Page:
• Share
  • Email
  • Embed
  • Like
  • Save
  • Private Content
Chapter 4, Sight and sounds of the Internet
 

Chapter 4, Sight and sounds of the Internet

on

  • 1,447 views

 

Statistics

Views

Total Views
1,447
Views on SlideShare
1,447
Embed Views
0

Actions

Likes
3
Downloads
21
Comments
0

0 Embeds 0

No embeds

Accessibility

Categories

Upload Details

Uploaded via as Microsoft PowerPoint

Usage Rights

© All Rights Reserved

Report content

Flagged as inappropriate Flag as inappropriate
Flag as inappropriate

Select your reason for flagging this presentation as inappropriate.

Cancel
  • Full Name Full Name Comment goes here.
    Are you sure you want to
    Your message goes here
    Processing…
Post Comment
Edit your comment

    Chapter 4, Sight and sounds of the Internet Chapter 4, Sight and sounds of the Internet Presentation Transcript

    • Sights and Sounds of the Internet Chapter 4
    • You Will Learn…
      • How to enhance a web site with multimedia
      • How MIME facilitates the use of non-text files
      • How to download and use helper applications and plug-ins
      • How to add sound files to a web site
      continued…
    • You Will Learn…
      • About different graphics file types and how to use them on web sites
      • How streaming multimedia technology works, and how to add movies, videos, and streaming sound to web pages
      • How video conferencing works on the Internet
    • Enhancing Web Sites with Multimedia
      • Non-streaming data
        • Multimedia data that is first downloaded from a web set and then played
      • Streaming data
        • Plays as it is being downloaded
        • Examples: videoconferencing and listening to the radio from a web site
    • Streaming Data
    • MIME (Multipurpose Internet Mail Extensions)
      • A protocol used to transport non-text files attached to e-mail messages and web pages across the Internet
      • Identifies a file as belonging to a category and a subcategory such as Image/gif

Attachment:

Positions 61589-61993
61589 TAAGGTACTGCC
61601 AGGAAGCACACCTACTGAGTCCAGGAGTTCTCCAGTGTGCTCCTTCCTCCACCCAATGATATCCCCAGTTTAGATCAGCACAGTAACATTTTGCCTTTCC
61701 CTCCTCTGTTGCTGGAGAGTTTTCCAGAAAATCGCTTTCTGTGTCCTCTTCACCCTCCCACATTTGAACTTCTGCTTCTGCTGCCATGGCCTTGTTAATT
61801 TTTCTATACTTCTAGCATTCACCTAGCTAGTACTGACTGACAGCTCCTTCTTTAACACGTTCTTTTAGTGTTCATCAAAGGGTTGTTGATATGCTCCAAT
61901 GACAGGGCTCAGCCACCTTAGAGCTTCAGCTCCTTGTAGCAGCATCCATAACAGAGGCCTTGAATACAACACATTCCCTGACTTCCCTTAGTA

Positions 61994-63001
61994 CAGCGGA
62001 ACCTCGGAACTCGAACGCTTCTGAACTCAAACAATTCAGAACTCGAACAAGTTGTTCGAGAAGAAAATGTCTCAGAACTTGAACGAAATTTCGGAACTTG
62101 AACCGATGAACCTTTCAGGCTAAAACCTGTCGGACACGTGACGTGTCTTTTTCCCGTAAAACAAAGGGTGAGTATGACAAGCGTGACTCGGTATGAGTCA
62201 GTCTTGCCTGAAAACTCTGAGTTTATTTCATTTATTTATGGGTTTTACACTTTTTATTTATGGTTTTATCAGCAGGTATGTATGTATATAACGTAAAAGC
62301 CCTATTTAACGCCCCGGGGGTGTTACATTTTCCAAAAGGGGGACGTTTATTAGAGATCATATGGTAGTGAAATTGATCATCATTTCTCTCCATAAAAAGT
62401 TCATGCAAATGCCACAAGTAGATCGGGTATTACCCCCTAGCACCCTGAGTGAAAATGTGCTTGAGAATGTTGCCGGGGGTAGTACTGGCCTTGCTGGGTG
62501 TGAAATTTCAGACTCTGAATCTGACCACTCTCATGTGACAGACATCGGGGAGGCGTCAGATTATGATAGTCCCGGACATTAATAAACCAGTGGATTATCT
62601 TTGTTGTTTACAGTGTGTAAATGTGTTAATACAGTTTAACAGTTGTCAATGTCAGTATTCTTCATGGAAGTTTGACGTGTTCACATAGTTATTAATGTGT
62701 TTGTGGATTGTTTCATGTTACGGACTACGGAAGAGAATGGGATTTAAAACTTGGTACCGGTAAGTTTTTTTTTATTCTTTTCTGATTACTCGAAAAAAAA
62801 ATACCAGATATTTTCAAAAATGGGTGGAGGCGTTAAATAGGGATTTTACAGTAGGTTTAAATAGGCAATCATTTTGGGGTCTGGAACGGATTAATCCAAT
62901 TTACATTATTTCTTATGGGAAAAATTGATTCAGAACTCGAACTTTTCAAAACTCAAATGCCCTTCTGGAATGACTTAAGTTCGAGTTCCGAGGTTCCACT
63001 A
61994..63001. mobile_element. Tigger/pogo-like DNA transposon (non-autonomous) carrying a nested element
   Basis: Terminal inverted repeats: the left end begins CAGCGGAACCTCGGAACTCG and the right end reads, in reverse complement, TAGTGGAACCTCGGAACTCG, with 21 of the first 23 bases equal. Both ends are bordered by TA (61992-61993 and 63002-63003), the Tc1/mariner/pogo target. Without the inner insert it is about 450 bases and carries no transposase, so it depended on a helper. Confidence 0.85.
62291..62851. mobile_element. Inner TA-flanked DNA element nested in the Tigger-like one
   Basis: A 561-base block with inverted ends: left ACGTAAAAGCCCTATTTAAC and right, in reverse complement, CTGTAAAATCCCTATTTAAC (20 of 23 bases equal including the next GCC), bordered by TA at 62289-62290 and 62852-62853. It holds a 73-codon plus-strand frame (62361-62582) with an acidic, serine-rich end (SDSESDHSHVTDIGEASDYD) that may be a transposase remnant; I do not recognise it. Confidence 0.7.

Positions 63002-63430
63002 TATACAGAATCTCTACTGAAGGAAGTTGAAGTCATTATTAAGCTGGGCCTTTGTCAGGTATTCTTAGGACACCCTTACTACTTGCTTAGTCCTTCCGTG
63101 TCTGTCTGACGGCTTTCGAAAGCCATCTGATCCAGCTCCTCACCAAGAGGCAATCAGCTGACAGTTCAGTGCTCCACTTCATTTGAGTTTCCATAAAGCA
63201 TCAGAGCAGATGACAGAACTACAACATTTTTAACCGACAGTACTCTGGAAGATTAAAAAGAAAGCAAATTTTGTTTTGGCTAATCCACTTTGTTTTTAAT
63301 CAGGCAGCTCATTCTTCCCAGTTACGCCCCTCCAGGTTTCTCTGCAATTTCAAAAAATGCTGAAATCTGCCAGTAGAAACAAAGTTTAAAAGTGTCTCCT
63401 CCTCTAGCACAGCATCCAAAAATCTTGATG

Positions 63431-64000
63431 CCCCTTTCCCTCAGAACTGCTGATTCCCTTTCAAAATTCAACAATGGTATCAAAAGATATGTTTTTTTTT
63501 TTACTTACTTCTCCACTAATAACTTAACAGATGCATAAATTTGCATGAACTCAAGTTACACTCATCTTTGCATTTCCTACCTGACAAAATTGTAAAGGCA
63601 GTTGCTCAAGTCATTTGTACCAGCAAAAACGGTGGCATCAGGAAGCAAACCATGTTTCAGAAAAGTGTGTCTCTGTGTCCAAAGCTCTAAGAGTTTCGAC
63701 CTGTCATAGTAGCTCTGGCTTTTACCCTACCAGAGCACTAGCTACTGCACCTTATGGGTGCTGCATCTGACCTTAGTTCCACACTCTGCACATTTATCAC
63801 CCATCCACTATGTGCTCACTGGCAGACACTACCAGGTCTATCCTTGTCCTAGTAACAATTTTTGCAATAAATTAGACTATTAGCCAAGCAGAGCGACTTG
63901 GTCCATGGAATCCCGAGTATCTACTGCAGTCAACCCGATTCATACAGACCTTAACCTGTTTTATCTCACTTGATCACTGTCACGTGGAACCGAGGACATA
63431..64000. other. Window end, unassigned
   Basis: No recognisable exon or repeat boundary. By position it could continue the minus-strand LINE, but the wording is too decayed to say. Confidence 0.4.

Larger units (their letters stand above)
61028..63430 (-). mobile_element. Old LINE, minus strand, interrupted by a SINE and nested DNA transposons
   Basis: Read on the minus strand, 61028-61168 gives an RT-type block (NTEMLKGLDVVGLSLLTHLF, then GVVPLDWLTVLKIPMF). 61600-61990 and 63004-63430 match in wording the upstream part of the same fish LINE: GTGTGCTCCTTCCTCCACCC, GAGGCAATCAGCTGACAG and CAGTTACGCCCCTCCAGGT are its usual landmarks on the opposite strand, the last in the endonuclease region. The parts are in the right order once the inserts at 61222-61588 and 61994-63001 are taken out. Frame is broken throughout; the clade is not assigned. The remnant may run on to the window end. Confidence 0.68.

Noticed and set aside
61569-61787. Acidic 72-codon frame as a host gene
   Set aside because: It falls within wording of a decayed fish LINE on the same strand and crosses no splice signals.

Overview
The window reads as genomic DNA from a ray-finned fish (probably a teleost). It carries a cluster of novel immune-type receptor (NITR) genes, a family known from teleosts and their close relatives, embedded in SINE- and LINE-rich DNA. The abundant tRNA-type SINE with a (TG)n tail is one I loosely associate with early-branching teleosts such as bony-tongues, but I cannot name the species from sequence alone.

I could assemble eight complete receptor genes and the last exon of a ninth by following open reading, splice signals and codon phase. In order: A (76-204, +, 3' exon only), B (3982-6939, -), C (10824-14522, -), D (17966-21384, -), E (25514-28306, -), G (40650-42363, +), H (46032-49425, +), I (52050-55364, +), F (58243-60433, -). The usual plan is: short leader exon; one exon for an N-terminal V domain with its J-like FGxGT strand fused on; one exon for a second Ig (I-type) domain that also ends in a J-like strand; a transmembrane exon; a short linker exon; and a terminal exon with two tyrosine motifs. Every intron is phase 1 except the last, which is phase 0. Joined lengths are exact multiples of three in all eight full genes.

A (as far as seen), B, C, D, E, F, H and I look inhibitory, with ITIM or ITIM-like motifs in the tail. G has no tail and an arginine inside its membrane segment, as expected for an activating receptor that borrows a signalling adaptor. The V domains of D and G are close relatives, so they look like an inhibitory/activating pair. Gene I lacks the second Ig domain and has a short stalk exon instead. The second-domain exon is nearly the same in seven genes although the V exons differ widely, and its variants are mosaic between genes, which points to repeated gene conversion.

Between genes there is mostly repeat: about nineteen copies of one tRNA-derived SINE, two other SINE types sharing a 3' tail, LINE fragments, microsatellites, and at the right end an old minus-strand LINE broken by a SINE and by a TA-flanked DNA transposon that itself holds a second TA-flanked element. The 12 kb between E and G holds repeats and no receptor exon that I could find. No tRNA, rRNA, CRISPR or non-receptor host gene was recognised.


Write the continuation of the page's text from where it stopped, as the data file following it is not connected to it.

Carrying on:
• Early Attempts to Work with Non-text Files
      • When the web and e-mail first were developed, no provision was made to send any data that was not pure ASCII text (binary files)
      • Early solutions
        • Uuencode and uudecode
        • BinHex
      • Current MIME method of transmitting non-ASCII files over the Internet
        • RFC 1521
    • How MIME Works
      • Declare MIME type in header information
      • Encode the file
      • Send the files over the Internet
      • Client receives the data
      • Interpret the MIME file
    •  
    • Viewing the Source Data
    • MIME File Types
      • Text
      • Multipart
      • Application
      • Message
      • Image
      • Audio
      • Video
      • Model
    •  
    • Helper Applications and Plug-ins
      • Helper application (external viewer)
        • Used by e-mail applications to display files
        • Opens the file in a separate window and does not involve the e-mail software
        • Can work independently of a browser
      • Plug-in (browser extension)
        • Enhances the browser, enabling the browser to perform the task
        • Requires the browser in order to work
    • Helper Applications and Plug-ins
    • Helper Applications and Plug-ins
    • Helper Applications and Plug-ins
    • Helper Applications and Plug-ins
    • Downloading and Installing Plug-ins
    • Downloading and Installing Plug-ins
    • Non-streaming Sound Files
      • Browsers generally don’t know how to play sound files without the help of a plug-in or browser extension
        • Internet Explorer uses Windows Media Player
        • Netscape Navigator uses RealPlayer and Beatnik Player
    • Storing Sound in Files
      • MIDI (musical instrument digital interface)
      • WAV (wave)
      • WMA (Windows Media Audio
      • AU (UNIX Audio)
      • AIFF
      • MPEG (Moving Pictures Experts Group)
    • Storing Sound in Files
      • MPEG technology uses lossy compression (compresses data by dropping unnecessary or redundant data)
      • Sounds are converted to digital data using a microphone and a sound card
      • A sound card receives analog flow of sound from the microphone and digitizes it (converts it to bits: 1s and 0s)
    • A Sound Card
    • Storing Sound in Files
      • Sampling
        • Process of approximating an infinite flow of sound
      • CODEC (compressor/decompressor)
        • Compressing and later decompressing sound, animation, and video files
        • Also stands for coder/decoder when referring to digital-to-analog conversion